This dissension and exploitation creates class-consciousness for the working class, in which they notice that their hard work is not accounted for anything since they are not the owners of the means of production. This consciousness is heavily prevalent in today’s society, as various forms of protest throughout the world have been ignited due to the exploitation that many individuals have had to deal with due to the poor decisions that our elite capitalists and leaders have made. This class-consciousness is what ignited the “Occupy” movements throughout the United States and now throughout the world. Individuals around the world are now fed-up with not being able to achieve their own dreams since this disparity of wealth has created worse economic and social conditions for the rest of society. This specialization within individuals has only intensified this class struggle, further developing this division of labor.
Emile Durkheim would reject this notion that the division of labor has ruined the “American Dream”. Durkheim sees the division of labor as a means of organic solidarity in our society, allowing individuals to specialize in acts of labor according to their skill set. Durkheim would believe that the “American Dream” is very much alive, but that debt has become criminalized in our society. Too much emphasis is being put on the influx of debt, and not much is being used on how organic solidarity can perhaps allow us to help each other and relieve one another from such dire conditions. Credit according to Durkheim would be something sacred, as it can allow individuals to amass more wealth. This wealth can allow the business cycle to continue, further injecting the money supply and creating a positive chain of economic events. Durkheim would not agree with Marx in that the American Dream is just an injection of “Bourgeoisie ideology”. The American Dream is something sacred that can be achieved through collective means. Owning a home creates social solidarity amongst individuals according to Durkheim, allowing individuals to have a common objective.
Max Weber would disagree with both theorists, as he would blame the deterioration of the “American Dream” on increased emphasis on rationalization. This emphasis on rationalization has made efficiency the most important aspect of amassing wealth. Capitalists are being inclined to making decisions on what is in their best interests, neglecting the values and beliefs of the workers and the citizens of that country. This often creates an iron cage in which decisions are being made to benefit one’s likeliness in succeeding. This rationalization along with the rise of the protestant ethic, has led to this obsession with the accumulation wealth and owning a home in the United States. The Protestant ethic would be Weber’s main reason as to why the “American Dream” is so important, but would not provide answers as to why its likeliness to be achieved is continually fading.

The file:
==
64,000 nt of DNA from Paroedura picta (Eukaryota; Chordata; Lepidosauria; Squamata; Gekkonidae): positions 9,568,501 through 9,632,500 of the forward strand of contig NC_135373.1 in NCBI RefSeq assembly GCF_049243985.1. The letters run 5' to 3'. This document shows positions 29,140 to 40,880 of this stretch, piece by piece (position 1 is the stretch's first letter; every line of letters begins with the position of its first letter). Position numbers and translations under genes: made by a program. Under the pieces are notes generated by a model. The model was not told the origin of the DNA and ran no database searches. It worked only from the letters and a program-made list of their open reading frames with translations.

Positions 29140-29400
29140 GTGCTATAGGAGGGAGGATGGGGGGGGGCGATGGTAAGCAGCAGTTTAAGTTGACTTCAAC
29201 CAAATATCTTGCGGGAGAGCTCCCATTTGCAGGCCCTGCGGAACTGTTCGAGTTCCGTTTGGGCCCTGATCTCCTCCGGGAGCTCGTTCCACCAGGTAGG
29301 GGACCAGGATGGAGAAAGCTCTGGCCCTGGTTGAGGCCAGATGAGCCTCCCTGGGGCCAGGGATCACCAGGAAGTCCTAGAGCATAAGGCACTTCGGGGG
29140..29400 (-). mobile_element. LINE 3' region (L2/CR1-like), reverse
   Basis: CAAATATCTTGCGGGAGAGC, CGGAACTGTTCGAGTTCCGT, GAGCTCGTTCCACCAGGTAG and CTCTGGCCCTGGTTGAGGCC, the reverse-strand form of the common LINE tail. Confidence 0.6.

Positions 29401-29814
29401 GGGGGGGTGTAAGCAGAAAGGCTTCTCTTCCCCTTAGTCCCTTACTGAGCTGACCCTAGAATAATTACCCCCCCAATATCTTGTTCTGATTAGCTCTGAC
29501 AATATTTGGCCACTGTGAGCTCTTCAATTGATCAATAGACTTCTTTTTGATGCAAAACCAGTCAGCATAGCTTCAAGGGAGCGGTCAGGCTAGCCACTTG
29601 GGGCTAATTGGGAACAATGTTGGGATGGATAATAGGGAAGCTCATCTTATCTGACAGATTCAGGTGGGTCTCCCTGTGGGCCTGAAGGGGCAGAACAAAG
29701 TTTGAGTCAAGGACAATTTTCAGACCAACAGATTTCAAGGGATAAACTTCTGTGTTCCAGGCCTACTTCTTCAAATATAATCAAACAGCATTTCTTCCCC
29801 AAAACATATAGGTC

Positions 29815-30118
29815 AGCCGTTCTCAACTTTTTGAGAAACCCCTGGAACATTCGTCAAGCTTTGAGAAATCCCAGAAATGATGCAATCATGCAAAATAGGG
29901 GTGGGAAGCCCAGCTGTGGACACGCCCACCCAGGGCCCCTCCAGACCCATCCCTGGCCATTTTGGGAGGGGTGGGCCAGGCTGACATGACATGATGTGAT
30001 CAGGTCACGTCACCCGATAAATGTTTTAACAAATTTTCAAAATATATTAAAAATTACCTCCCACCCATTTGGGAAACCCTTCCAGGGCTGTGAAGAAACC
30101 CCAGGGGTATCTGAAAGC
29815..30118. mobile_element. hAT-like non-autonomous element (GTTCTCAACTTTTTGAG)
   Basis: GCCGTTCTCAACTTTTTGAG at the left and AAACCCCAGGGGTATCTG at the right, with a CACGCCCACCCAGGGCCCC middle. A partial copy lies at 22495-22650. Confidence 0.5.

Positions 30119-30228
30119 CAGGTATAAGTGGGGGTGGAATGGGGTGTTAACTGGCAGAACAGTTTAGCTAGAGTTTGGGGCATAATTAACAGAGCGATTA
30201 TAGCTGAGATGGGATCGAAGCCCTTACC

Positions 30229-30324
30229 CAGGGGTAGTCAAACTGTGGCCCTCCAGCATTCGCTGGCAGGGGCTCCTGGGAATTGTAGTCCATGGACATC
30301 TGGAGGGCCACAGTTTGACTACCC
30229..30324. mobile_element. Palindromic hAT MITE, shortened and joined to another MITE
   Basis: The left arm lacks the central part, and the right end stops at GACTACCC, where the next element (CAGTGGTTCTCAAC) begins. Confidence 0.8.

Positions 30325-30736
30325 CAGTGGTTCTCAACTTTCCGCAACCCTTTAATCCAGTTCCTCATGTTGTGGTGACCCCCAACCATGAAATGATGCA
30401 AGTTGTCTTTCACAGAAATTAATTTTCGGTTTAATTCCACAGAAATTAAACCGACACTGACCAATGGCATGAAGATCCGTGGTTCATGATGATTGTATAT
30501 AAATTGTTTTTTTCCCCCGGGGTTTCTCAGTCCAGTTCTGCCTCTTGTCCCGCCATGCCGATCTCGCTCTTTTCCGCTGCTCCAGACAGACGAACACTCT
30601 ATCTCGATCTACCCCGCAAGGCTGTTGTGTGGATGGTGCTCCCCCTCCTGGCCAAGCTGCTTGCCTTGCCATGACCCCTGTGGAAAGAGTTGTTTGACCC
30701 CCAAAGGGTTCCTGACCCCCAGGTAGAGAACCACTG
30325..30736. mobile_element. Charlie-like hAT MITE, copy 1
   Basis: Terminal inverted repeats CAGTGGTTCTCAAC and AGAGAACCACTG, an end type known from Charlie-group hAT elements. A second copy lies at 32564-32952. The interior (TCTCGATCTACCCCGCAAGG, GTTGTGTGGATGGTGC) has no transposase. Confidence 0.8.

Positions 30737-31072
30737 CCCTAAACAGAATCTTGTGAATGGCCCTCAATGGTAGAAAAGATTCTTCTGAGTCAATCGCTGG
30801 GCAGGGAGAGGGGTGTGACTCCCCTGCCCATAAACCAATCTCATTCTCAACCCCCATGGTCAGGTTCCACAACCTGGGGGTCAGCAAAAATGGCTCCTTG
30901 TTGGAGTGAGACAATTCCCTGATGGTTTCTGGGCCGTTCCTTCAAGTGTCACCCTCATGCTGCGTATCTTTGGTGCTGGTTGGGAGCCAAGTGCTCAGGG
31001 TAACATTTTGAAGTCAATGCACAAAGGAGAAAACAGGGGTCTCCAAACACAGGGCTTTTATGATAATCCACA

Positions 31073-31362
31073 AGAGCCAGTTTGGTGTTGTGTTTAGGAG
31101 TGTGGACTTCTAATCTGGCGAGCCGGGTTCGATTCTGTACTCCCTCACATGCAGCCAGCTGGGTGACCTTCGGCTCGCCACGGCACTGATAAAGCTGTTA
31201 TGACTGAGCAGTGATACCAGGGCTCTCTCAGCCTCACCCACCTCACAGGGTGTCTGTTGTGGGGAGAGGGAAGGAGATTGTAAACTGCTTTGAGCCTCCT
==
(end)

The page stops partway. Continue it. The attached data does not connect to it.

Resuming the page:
Although each theorist is subjective in their analysis of the “American Dream”, each does provide their own unique perspective in terms of explaining why things occur in society, and what shapes these events. As a scholar, I truly believe that Marx’s ideology fits the deterioration of the “American Dream” better. Marx in his Economic Manuscripts of 1804 and through the words of Stuart Easterling, believed that “capitalism is an economic system that is inherently crisis-prone. It is driven by forces, which cause it to be unstable, anarchic, and self-destructive” (Easterling). Karl Marx’s Economic Manuscripts of 1804 and The Communist Manifesto, give us a foreshadowing of capitalisms flawed nature, and how it can ruin things in society such as individuals hope to achieve an “American Dream”.